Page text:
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Brenda's Husband, Joe's Dad and Bonny's Brother.

Friday, August 31, 2012

Computer Cut-and-Paste Can Be Bad for Appellate Lawyers and for the Rule of Law

Appellate courts may notice when a brief is recycled. I imagine that usually some staff attorney notices these kinds of thing. When such a thing is found though, the court will not hide its fury. The federal Ninth Circuit didn't in this case recently blogged about. People who live in glass houses, though, should not throw stones. A recent scholarly article points out that appeals courts' recycling nonprecedential opinions can give that recycled material greater influence than precedents.
That both of these issues arise as to immigration appeals is not accidental. I don't remember which immigration lawyer told me that much of immigration advocacy is to lose very slowly. Waiting lists in administrative processes can be more than 10 years long. In immigration proceedings, every additional hearing, review or appeal can slow an unwanted action or loss of a desirable status for months or years.
It should be no surprise that it is common for institutions in this system are crammed with cases, not infrequently of dubious merit. Client's counsels' offices sometimes see computer cut-and-paste briefs as an easy, cheap to do, yet large fee-bearing way to slow down bad results. Similarly, federal courts of appeals justices commonly refer the flood of appeals of Board of Immigration Appeals decisions to court staff attorneys who are expected to churn and burn through the load. They end up cutting and pasting copy from old non-precedential opinions into later ones. This copy may get outdated, but it may take a while before someone with the power to fix it may notice, viz. an appeals court justice, and by then, many cases may have been irretrievably wrongfully decided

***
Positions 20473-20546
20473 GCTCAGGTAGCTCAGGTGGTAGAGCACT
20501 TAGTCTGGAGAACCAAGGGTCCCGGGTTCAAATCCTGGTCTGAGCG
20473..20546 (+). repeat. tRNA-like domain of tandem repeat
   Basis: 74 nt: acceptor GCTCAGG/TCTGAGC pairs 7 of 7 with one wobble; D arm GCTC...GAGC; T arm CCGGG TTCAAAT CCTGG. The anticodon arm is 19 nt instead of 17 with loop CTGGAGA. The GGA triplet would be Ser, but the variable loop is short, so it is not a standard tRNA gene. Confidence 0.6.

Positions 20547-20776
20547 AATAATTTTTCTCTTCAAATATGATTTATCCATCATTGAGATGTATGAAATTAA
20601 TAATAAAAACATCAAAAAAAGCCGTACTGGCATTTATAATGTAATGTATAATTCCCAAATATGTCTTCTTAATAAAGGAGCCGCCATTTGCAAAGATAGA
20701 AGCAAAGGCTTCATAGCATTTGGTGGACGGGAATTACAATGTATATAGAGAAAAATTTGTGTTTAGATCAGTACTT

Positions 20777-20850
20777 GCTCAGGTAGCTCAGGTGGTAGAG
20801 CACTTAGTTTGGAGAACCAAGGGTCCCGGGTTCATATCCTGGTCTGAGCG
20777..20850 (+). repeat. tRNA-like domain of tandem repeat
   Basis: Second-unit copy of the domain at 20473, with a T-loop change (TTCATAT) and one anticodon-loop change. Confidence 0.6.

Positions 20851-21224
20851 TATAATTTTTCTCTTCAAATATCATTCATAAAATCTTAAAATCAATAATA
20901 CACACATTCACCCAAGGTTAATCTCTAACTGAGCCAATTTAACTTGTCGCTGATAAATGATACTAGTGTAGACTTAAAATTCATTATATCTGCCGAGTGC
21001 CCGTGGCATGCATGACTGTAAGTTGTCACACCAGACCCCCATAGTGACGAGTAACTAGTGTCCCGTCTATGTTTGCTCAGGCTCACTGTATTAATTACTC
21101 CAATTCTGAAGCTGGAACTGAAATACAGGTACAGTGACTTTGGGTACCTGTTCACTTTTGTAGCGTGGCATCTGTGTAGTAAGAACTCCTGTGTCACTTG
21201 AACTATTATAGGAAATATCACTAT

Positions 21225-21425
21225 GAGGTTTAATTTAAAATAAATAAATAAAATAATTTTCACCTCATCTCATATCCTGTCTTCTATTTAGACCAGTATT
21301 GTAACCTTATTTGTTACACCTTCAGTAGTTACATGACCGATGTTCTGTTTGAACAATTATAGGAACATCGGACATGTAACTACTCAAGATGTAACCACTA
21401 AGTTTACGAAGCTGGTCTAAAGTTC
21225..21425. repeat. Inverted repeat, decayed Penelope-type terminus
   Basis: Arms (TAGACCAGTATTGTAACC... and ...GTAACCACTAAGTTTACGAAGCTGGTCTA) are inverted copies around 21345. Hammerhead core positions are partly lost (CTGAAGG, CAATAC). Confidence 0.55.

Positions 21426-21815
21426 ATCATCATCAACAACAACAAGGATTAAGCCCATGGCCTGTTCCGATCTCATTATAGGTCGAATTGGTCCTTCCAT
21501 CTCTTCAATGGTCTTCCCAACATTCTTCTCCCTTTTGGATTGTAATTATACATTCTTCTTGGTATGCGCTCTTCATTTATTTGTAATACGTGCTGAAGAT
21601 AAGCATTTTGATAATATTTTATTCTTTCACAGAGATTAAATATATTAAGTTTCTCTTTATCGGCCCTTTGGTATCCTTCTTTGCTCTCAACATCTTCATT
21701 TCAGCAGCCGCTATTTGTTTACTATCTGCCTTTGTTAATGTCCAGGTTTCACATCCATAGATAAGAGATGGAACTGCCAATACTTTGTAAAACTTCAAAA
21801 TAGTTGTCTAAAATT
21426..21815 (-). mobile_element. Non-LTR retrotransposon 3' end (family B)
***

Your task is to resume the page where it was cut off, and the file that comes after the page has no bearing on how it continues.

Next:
Sometimes cases that do not have any outwardly visible immigration issues go through appeals because there is a collateral immigration benefit to someone associated with one of the parties for the case to keep pending.

Tuesday, August 28, 2012

Second Texas Bar Appellate Section Twitter Brief Contest Deadline Approaches

The deadline for the 2d Twitter Brief competition put on by the State Bar Appellate Section is September 3. How to enter is here. The winning entry from last year, and a link to the runners-up is here. It is open to anybody.

Harris County 208th Criminal District Court Judge Denise Collins Refuses to Credit Bad Urine Tests

The article is here.

Thursday, August 23, 2012

Harris County Texas 177th Criminal District Court Judge Kevin Fine Resigns

The article is here.

Preserving Texas State Summary Judgment Error

A couple of weeks ago, I discussed appealing grants or denials of special exceptions of Texas state petitions.    As procedures for a special-exceptions-type problem in a criminal case are not the same as they are in a civil case, summary judgments don't exist in criminal cases.